HIV infections cannot be cured, especially once the seroconversion has begun. However, HIV can be controlled so that it does not develop into AIDS.
No specific tests are designed to test HIV immediately after exposure and before seroconversion.
Some standard tests recommended by doctors are:
Nucleic acid test (NAT): NAT is an efficient and rapid test for catching HIV infection. It can typically identify the virus within 10 to 30 days of infection. However, this test is costly and not performed regularly.
Antigen/antibody test: This test catches both the HIV or the antigen and the HIV antibody from your immune system. The test diagnoses HIV within 18 to 45 days of exposure.
Antibody test: As the name suggests, this test only aims at finding the HIV antibodies in the blood and can take about a maximum period of 25 to 90 days after exposure to find them.
ARCHITECT HIV Ag/Ab Combo assay: Compared to previous tests, which could only catch around a third of acute HIV infections, this new antigen and antibody combination assay have a performance level of over 90% of acute HIV infections. In addition, this newer-generation combination HIV tests can provide accurate findings in as little as 12 days, compared to at least three weeks for previous-generation tests.
One key finding is that there is a high possibility of transmitting the infection before seroconversion. There is proof that when the proper treatment is applied in the acute HIV infection stage, it is possible to decelerate the progression of the infection. However, once the virus implants the latent reservoirs, there is no possibility of preventing HIV. Early diagnosis and effective medication and treatment options help people with HIV live longer and healthier lives than ever. On the other hand, chronic infection may take ten years or more, culminating in AIDS sooner in the absence of medication.
Therefore, the treatment aims to reduce the damage to the immune system to prevent getting AIDS and eventually other infections.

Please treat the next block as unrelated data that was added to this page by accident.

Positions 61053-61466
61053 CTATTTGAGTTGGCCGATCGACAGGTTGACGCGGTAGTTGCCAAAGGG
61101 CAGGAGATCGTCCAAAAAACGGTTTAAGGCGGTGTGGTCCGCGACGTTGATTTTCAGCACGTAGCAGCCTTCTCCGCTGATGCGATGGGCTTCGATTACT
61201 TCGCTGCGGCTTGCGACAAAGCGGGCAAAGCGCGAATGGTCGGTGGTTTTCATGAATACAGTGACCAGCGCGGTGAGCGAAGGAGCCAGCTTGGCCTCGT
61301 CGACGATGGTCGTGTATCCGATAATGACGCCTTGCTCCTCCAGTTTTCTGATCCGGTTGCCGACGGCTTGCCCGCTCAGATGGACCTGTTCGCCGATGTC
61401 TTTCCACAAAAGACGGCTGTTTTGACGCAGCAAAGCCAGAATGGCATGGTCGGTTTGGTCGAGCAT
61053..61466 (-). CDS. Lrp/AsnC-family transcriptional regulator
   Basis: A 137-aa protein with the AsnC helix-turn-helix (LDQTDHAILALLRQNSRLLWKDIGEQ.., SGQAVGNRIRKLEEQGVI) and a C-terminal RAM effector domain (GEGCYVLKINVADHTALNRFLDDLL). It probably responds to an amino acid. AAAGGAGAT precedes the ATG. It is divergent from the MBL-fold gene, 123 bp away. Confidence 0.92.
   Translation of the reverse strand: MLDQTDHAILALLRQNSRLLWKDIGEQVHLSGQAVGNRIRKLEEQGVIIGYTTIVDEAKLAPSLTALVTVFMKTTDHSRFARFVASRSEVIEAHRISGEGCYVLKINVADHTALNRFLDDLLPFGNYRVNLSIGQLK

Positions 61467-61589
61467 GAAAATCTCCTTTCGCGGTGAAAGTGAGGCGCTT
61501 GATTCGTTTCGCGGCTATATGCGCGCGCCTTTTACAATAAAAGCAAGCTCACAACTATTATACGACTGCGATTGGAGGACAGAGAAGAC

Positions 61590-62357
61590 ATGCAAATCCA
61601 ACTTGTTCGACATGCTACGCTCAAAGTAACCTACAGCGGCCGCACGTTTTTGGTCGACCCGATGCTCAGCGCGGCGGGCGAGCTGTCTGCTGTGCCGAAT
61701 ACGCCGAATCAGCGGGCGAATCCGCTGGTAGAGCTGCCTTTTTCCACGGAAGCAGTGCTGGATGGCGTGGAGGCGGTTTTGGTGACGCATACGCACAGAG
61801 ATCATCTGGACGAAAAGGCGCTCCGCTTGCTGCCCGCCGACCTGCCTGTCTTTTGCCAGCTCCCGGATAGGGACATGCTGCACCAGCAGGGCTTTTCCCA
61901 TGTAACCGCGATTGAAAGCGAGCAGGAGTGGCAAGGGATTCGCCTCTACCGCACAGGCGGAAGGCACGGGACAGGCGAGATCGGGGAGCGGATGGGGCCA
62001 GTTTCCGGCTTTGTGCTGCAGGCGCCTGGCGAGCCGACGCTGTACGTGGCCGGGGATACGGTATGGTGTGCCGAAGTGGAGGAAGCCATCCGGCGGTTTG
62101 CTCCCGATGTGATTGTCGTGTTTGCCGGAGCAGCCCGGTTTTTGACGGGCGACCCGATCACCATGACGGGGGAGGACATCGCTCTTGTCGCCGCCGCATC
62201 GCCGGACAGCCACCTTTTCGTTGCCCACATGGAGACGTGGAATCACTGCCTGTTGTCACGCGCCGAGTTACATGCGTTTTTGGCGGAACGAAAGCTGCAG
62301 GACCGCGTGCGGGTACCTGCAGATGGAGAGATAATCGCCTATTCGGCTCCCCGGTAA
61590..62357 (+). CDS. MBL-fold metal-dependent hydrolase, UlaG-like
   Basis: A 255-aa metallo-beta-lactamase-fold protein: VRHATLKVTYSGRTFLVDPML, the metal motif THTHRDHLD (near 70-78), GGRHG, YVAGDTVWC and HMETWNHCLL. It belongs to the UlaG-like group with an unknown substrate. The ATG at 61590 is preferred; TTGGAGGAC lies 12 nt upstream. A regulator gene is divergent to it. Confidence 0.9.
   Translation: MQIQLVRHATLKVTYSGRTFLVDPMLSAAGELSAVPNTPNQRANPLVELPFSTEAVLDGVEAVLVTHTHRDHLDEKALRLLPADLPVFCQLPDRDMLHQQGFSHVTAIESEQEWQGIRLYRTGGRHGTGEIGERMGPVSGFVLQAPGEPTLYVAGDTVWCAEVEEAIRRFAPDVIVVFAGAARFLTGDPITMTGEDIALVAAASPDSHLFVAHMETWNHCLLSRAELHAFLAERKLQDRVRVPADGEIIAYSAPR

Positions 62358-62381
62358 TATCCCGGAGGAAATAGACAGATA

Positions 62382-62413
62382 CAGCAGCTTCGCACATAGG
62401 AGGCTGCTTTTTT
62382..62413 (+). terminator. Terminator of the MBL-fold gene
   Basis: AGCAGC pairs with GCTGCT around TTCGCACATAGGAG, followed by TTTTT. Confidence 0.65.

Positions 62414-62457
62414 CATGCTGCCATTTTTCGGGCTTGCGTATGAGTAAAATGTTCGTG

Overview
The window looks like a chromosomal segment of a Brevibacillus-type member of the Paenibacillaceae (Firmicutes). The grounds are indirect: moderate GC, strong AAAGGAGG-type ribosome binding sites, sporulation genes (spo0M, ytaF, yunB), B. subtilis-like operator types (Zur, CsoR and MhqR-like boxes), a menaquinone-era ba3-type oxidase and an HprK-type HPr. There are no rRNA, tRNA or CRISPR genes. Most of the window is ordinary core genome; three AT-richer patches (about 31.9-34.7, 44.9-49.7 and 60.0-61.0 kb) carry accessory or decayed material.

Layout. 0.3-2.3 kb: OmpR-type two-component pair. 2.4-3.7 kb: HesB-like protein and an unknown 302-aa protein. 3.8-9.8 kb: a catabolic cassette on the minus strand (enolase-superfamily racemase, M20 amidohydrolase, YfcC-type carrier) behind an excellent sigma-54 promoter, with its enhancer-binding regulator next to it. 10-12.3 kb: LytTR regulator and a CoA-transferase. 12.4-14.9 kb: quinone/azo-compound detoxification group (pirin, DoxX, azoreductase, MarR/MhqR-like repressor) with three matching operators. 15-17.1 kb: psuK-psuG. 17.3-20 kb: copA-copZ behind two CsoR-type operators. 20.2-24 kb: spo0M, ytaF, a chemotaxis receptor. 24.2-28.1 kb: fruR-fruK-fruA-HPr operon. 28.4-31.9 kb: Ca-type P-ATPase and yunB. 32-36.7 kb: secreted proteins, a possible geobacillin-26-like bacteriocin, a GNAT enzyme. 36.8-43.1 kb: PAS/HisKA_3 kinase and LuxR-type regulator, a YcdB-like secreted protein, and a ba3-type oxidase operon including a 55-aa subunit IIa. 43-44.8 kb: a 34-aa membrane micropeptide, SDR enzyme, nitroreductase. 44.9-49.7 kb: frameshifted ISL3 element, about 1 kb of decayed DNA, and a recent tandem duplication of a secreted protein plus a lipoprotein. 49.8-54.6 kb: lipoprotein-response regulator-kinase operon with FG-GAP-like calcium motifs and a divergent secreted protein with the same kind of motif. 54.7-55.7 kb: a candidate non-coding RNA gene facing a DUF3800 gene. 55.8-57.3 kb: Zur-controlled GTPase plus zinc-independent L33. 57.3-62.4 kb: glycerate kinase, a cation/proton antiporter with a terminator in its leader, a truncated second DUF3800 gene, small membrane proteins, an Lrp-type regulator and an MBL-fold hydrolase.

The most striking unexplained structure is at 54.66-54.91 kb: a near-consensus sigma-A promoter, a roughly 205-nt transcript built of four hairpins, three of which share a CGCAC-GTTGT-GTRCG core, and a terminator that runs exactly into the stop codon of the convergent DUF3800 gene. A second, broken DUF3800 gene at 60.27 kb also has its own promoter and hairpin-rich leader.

Your healthcare provider will give you antiretroviral medications that will block virus activity and stop it from reproducing. These include:
- Protease inhibitors
- Nucleoside reverse transcriptase inhibitors
- Non-nucleoside reverse transcriptase inhibitors
- Integrase strand transfer inhibitors
- Entry inhibitors
Early diagnosis and treatment can also lower your viral load to undetectable levels, preventing you from passing HIV on to others. It can take up to six months for a person to become undetectable after starting therapy, so it’s critical to test and start treatment as soon as possible.
It is usually recommended for people between the ages of 13 to 65 to take the HIV test at least once. In case you have been exposed to HIV, get tested immediately! In case the initial result is negative, take another test. Home testing kits that provide results in 20 mins are available and can ensure confidentiality, but these should always be confirmed with another test, such as Western Blot, or ELISA, performed by a laboratory.
Accurate testing needs high-quality controls and panels that not only provide optimal results to your patients but also preserve your lab’s reputation.
Contact Helvetica Health Care Website today to know how we can help your lab provide HIV-related vital diagnostic services using the most effective panels at our disposal.